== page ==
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Klamath River dam removal goes public
Opposition runs high at California hearing

by Lacey Jarrell, Herald and News 3/17/16

SACRAMENTO The public spoke out against removing four Klamath River dams at a Wednesday meeting in Sacramento.

Tribal trust, state and federal responsibility and community obligations were the topic of a four-hour meeting, where more than 50 Klamath Basin water stakeholders discussed an amended draft of the Klamath Hydroelectric Settlement Agreement (KHSA).

The parties met at the California Environmental Protection Agency building to review proposed amendments to the KHSA and to provide comments on a draft that was sent to stakeholders last week.

The KHSA outlines provisions for removing four dams J.C. Boyle, Iron Gate and Copco 1 and 2 from the Klamath River. The dams are owned by PacifiCorp.

Siskiyou County landowner Jerry Bacigalupi said he is "astounded" that tribes and other stakeholders don't see the benefit of the dams.

"Let's look at the positive aspect of keeping the dams," he said. "Dams have nothing to do with all the water wars in the upper Basin."

Another Siskiyou County resident said his family have lived on the Klamath for four generations.

"I have witnessed the benefits of the dams," he said.

Humboldt County Supervisor Mark Lovelace said his county supports removing the Klamath River dams. He explained that the county does not broadly support dam removal. In this instance, however, the county supports the KHSA because the county believes it benefits Northern California counties by creating jobs, recreational and commercial fishing opportunities and provides cultural benefits to the tribes.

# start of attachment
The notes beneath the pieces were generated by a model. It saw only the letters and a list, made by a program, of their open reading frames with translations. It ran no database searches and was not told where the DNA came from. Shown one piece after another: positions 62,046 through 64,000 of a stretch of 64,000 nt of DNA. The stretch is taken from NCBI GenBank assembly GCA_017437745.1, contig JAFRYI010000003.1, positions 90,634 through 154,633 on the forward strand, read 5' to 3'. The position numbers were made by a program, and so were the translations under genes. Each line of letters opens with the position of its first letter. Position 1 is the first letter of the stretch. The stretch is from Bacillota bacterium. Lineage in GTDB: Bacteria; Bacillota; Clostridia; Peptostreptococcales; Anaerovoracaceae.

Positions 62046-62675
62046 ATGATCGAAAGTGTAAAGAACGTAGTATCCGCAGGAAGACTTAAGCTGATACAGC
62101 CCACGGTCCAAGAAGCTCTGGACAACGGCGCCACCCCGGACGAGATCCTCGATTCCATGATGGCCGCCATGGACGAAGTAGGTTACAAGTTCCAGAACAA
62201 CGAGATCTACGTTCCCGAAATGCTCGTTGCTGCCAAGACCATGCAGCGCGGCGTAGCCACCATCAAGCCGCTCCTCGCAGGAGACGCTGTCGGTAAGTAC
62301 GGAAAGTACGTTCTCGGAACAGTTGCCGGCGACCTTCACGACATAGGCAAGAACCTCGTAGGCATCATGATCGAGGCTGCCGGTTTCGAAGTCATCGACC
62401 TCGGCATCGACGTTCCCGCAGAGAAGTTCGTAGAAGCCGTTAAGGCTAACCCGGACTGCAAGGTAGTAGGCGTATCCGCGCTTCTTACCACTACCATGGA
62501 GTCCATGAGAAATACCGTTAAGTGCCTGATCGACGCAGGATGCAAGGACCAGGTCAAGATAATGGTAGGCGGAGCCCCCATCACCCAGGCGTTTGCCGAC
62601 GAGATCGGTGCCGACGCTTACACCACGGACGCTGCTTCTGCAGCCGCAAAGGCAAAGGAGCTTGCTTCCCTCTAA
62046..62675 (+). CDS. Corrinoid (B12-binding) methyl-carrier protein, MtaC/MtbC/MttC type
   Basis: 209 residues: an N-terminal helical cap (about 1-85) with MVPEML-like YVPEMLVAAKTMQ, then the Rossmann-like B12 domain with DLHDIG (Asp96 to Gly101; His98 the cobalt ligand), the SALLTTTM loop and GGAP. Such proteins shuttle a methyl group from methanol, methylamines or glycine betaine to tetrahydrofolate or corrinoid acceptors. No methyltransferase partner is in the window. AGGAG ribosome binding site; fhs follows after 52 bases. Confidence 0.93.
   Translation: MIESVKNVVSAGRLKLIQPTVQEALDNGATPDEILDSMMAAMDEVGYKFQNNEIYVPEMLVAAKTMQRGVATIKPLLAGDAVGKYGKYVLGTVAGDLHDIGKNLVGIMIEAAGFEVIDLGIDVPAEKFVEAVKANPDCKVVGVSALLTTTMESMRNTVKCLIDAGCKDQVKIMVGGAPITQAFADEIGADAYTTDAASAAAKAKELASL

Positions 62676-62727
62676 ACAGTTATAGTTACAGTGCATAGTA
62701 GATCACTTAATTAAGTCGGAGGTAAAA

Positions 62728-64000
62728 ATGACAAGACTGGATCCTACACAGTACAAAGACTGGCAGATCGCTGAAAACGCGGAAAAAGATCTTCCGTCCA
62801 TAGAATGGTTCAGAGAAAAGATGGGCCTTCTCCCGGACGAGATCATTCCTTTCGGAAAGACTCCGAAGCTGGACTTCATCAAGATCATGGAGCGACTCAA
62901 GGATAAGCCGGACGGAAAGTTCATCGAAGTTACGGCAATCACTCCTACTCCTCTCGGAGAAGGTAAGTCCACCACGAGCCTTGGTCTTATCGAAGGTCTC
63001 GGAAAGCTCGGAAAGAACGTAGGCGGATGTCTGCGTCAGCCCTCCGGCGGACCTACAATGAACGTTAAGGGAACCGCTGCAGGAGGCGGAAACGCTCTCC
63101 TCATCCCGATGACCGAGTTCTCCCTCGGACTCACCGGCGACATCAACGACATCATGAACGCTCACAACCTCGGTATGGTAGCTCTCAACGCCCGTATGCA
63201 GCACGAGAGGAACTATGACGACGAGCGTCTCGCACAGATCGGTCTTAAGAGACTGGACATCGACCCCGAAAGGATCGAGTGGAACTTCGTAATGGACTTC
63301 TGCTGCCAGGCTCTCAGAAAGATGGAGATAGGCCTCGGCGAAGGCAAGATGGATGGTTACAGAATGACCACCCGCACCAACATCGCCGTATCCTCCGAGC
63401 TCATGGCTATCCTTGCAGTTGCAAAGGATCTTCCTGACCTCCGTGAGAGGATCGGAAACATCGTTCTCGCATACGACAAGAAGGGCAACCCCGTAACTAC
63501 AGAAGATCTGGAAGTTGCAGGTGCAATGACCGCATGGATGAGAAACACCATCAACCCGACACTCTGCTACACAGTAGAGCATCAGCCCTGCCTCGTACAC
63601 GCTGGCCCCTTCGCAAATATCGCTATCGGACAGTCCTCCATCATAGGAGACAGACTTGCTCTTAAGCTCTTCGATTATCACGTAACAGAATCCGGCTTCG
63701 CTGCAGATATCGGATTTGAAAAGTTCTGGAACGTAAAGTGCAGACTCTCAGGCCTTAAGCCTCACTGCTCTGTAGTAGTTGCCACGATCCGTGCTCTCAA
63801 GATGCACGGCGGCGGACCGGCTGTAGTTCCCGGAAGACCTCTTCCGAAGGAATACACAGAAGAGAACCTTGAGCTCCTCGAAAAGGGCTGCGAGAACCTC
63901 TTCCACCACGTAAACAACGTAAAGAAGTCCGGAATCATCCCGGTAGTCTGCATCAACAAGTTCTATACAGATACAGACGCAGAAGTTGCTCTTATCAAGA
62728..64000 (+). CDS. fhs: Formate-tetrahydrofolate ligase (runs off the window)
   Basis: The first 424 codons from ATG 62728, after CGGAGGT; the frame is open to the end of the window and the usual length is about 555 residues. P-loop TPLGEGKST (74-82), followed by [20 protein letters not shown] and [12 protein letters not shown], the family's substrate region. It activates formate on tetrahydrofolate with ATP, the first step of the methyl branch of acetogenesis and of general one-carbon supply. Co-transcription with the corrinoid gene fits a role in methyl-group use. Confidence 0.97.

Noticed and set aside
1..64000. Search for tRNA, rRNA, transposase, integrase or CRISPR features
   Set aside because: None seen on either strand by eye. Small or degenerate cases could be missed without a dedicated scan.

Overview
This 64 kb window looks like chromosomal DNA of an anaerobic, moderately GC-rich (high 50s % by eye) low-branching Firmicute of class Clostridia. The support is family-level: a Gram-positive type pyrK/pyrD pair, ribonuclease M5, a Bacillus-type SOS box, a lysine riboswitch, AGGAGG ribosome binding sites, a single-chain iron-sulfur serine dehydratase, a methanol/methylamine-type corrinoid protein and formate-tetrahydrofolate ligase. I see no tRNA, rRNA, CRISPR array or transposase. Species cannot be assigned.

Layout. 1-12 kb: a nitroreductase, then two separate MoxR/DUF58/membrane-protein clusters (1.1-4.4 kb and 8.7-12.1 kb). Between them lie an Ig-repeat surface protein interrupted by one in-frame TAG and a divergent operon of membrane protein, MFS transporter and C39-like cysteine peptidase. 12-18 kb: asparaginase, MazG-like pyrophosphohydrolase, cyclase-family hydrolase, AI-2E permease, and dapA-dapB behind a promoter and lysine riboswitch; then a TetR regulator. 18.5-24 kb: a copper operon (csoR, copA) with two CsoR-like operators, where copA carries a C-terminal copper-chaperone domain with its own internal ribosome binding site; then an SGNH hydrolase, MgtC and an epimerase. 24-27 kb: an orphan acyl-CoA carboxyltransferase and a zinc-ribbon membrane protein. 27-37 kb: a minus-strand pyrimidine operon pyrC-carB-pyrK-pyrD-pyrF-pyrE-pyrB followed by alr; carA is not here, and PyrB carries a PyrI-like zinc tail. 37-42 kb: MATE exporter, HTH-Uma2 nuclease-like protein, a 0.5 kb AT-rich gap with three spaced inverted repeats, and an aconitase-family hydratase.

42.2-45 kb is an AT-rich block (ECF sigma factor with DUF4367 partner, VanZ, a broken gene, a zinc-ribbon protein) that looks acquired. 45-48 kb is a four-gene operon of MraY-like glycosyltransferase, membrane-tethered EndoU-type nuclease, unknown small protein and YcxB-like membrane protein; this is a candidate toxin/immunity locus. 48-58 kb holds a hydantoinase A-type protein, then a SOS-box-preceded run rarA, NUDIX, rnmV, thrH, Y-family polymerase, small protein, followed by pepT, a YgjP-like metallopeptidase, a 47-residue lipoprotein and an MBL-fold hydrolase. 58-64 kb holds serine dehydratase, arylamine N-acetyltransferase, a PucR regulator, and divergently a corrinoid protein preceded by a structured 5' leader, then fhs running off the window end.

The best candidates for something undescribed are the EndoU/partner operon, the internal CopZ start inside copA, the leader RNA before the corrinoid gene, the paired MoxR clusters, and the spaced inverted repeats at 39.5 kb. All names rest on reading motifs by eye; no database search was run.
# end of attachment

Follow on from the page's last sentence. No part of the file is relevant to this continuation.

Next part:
Lovelace, who represents a county signatory to the agreement, said he believes dam removal is the most economic option for ratepayers and PacifiCorp.

Line-by-line review

During the meeting, stakeholders reviewed the KHSA draft line by line, making simple edits, such as punctuation, and clarifying the draft's language. One sticking point was reference in the draft to a related agreement that is not defined in the draft.

According to John Bezdek, senior adviser to the Department of Interior deputy secretary, the agreement the draft addresses hasn't been created yet. He said that agreement will be separate from the KHSA, and it is intended to mitigate issues and provide benefits to irrigators in the Klamath Project and the upper Basin.

Klamath Tribes Chairman Don Gentry said the Klamath Tribes support dam removal, but for the Tribes to become a signatory party to the amended KHSA, the tribal membership must vote in favor of that first. Gentry said tribal members must vote on and approve agreements the Tribes enter into in the future.

According to pact documents, the dams must be upgraded to meet new environmental regulations or decommissioned. Removing the dams will open more than 300 miles of spawning habitat in the upper reaches of the Klamath watershed.


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